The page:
Research has revealed that a downdraft input plenum design should cover as much as possible of the surface area available on the ceiling. The ideal design would be from wall to wall, providing a superior envelope of laminar airflow into the enclosure and around the object to be finished. Anything less than this surface area will result in poor airflow within the spray zone, leading to particulate migration and collection. This migration and collection will, over time, contribute to poor paint finishes requiring rework.
In horizontal flow and semi-downdraft flow booths, air arrives in the booth through an air input plenum or front filter door. The same objective is sought: the best balance possible in the finishing environment. Continuous pressure monitoring in these styles can minimize particulate migration and collection.
The objective is balance. The plenum design is critical in the effort to achieve the desired results.
How do all the parts work together to achieve the results we want? The proper airflow at the proper temperature is the goal we are trying to achieve. All the major components work to enhance, control or motivate the airflow. So understanding the airflow is most important.
Monitoring booth pressure is done through a differential pressure gauge. Pressure sensors are placed immediately in front of and after the filtration assemblies which are being monitored. The sensor should be kept clear of obstructions and paint buildup.
The balancing gauge monitors:
-Effectiveness of post-filtration assembly
-Effectiveness of exhaust or pit filtration assembly
Adjusting Booth Balance
Two types of differential pressure gauges are shown below. Either type can be used to indicate when the booth cabin is balanced and ready for spraying.
Gauges must be calibrated prior to use. To calibrate a gauge, first turn off the booth, open an access door and check location of needle.
With clean filters, the exhaust damper is adjusted to bring the gauge to .05 inches of water. The booth pressure should remain there during the paint cycle. If the supply blower and exhaust fan are adjusted properly with clean filters, the exhaust damper will be at approximately 45 degrees in the exhaust duct when this pressure is achieved in the booth on an Expert or BT system.
If the indicator on the gauge sets at .0, continue to spray cycle. To adjust, place a small screwdriver in the slot and turn right or left to reset indicator to .0. With the booth operating in spray mode, adjust the booth pressure by turning the knob until the indicator is between .0 and .05.
Type B (magnahelic gauge)
With clean filters, the exhaust damper is adjusted to bring the needle to the left side of the marked paint zone. The booth pressure should remain there during the paint cycle. If the supply blower and exhaust fan are adjusted properly with clean filters, the exhaust damper will be at approximately 45 degrees in the exhaust duct when this pressure is achieved in the booth on an Expert or BT system.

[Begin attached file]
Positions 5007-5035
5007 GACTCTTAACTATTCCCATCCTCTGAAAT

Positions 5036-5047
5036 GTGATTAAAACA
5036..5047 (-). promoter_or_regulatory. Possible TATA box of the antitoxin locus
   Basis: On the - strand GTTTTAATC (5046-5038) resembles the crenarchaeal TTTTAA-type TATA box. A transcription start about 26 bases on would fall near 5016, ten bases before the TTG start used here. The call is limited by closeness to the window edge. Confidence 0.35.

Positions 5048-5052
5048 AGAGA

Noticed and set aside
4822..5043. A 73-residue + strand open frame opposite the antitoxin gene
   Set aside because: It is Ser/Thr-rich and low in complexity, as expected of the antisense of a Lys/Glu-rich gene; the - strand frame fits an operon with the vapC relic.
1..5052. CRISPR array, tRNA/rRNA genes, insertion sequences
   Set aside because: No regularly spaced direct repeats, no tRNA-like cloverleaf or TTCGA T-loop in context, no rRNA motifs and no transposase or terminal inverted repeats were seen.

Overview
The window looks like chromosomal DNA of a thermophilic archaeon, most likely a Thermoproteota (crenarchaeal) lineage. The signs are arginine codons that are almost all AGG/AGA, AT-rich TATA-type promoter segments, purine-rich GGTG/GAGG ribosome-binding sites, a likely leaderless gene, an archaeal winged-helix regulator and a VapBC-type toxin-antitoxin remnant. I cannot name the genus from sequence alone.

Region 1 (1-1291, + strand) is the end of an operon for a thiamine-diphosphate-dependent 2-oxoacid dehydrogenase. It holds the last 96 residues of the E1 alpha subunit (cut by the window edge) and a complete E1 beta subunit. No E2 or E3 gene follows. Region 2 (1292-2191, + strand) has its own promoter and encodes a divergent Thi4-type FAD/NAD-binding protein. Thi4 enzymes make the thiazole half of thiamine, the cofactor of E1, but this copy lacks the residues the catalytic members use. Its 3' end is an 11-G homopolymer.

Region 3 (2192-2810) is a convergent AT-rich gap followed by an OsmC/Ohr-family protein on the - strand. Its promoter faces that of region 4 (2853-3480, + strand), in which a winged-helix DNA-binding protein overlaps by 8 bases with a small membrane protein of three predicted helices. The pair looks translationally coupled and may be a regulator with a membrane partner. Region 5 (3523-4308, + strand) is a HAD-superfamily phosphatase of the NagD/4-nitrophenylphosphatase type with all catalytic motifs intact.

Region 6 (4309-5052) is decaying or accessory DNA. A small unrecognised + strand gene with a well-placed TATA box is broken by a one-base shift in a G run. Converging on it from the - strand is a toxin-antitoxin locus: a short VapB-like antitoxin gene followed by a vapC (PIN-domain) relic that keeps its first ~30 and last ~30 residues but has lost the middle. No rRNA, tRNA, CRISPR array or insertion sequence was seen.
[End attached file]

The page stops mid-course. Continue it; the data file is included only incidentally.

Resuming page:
If the needle on this gauge is in the Paint Zone, continue to spray cycle. To adjust, place a small screwdriver in slot and turn right or left to reset until the needle is vertical. With the booth operating in spray mode, adjust the booth pressure until the needle is always in the blue spray zone.
As overspray continues to load the exhaust filter, the needle will move out of either spray zone. To bring the cabin pressure back to balance, manually adjust until the indicator reaches the spray zone. If the indicator still remains to the right of the spray zone, it is time to replace the exhaust filters.
Once the new exhaust filters are installed, check the position of the indicator and adjust if necessary.
Causes of Improper Airflow
Equipment out of adjustment or inoperative
- Supply blower
- Main exhaust fan
- Main exhaust damper
- Changeover damper (recirculating system)
- Burner profile plates and / or cold plates
- Discharge damper (forced dry system)
Foreign material blocks operations or airflow
- All ductwork
- Pit and / or tunnel
- All inlet or exhaust parts
Loaded, wrong, missing or incorrectly installed filters
- Plenum filters
- Pit paint arrestor
- Burner pre-filters
- Incorrectly assembled ductwork or equipment
- Too many elbow or transitions causing excessive pressure drop
- Restrictive ductwork or transitions causing excessive velocity of airflow (particularly in the plenum)
- Main exhaust stackhead incorrectly assembled; won’t open completely
- Changeover dampers